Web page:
May 21 – May 26, 2002
Director: Max Rayner
Musical Director: John Drake
Choreographer: Max Rayner
Production Manager: John Turner
Stage Manager: Karl Mortimer
Set Designer: Timothy Ide
Lighting Designer: Laraine Wheeler
In May 2002 the Gilbert & Sullivan Society of SA went to the canals of Venice and an Isle in the Southern Sea as one of Gilbert & Sullivan's most popular operettas revisits Adelaide. Directed by Max Rayner, Musical Direction by John Drake.
The Duke of Plaza-Toro (a Grandee of Spain) – Barry Hill
Luiz (his attendant) – Joshua Hillary
Don Alhambra del Bolero (the Grand Inquisitor) – Timothy Ide
Marco Palmieri – Mark McKenna
Giuseppe Palmieri – Daniel Goodburn
Antonio – James Stevens
Francesco – Alister Brasted
Giorgio – Andrew Trestrail
The Duchess of Plaza-Toro – Norma Knight
Casilda (her daughter) – Marsha Seebohm
Gianetta – Prue Hompas
Tessa – Lisa Catinari
Fiametta – Melissa Hann
Vittoria – Laura White
Giulia – Carolyn Amos
Inez (The King’s Foster-Mother) – Di Griffiths
Susan Brooke-Smith, Peter Cannon, Christopher Davies, Heather Elliott, Gemma Gibson, Julie Goodburn, Di Griffiths, Alison Hansen, Susan Henderson, Peter Herriman, Elizabeth Michell, Sydney Moyle, Steve Parker, Doug Plaisted, Caroline Stanley-Smith, Ali Stubberfield, Brian Sudlow, Don Worley
GILBERT and Sullivan fans will be humming along with this colourfully dressed, very traditional presentation.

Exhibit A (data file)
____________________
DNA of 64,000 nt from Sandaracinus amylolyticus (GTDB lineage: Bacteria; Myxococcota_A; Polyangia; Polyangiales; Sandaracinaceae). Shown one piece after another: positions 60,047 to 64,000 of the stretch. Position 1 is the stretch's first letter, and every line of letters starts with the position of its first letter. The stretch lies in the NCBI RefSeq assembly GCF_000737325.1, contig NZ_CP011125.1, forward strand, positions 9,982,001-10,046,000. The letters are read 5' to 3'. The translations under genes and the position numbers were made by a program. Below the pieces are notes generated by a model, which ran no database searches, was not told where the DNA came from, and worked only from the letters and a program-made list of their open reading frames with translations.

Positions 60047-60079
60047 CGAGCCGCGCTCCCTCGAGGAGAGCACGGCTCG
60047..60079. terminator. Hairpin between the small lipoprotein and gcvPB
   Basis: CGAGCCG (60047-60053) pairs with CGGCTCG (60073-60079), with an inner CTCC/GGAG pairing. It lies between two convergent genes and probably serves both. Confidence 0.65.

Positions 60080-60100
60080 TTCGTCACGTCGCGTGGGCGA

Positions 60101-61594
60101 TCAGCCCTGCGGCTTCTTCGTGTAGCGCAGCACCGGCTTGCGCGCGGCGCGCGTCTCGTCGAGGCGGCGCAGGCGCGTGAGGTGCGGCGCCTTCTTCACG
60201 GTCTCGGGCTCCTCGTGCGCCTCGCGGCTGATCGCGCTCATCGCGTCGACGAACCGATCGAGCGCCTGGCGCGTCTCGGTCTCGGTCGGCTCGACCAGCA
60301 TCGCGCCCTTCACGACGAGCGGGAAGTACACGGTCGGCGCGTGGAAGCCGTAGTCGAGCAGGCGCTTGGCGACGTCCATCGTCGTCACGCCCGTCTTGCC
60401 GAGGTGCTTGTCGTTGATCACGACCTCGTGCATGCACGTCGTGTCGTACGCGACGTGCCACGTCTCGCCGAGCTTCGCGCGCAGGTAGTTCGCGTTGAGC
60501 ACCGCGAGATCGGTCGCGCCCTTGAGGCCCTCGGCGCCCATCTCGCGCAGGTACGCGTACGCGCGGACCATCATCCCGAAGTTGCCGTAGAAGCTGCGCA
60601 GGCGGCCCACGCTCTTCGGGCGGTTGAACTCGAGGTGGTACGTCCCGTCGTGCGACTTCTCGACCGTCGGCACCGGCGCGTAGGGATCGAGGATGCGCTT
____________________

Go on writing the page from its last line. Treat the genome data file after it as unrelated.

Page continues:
One of the most popular operettas in the G & S repertoire, the Venetian tale concerns young maidens, kings, secret loves and confused identities.
Gilbert’s libretto packs a satirical punch without being heavy handed or overtly silly, while Sullivan’s music is divine.
Musical director John Drake leads a superb orchestra while Max Rayner’s workmanlike stage direction and choreography hold the show together and throw in a few surprises – such as the doll dance which is an absolute hoot.
Prue Hompas, who plays Gianetta, and Joshua Hillary (the duke’s attendant Luiz) are in fine form, roping in the audience every time with their ever so sweet, never-miss-a-beat singing.
Mark McKenna and Daniel Goodburn are a quality double act as the gondolier brothers Marco and Giuseppe, and Barry Hill’s a hit as the dandy Duke of Plaza-Tora delivering his lines with an overstated oomph.
There were flat spots on opening night but one or two of the ensemble numbers with pace hit the right spot and brought energy to the show.
And if for no other reason, The Gondoliers is worth seeing for the frocks. They’re fabulous!
– Stephen House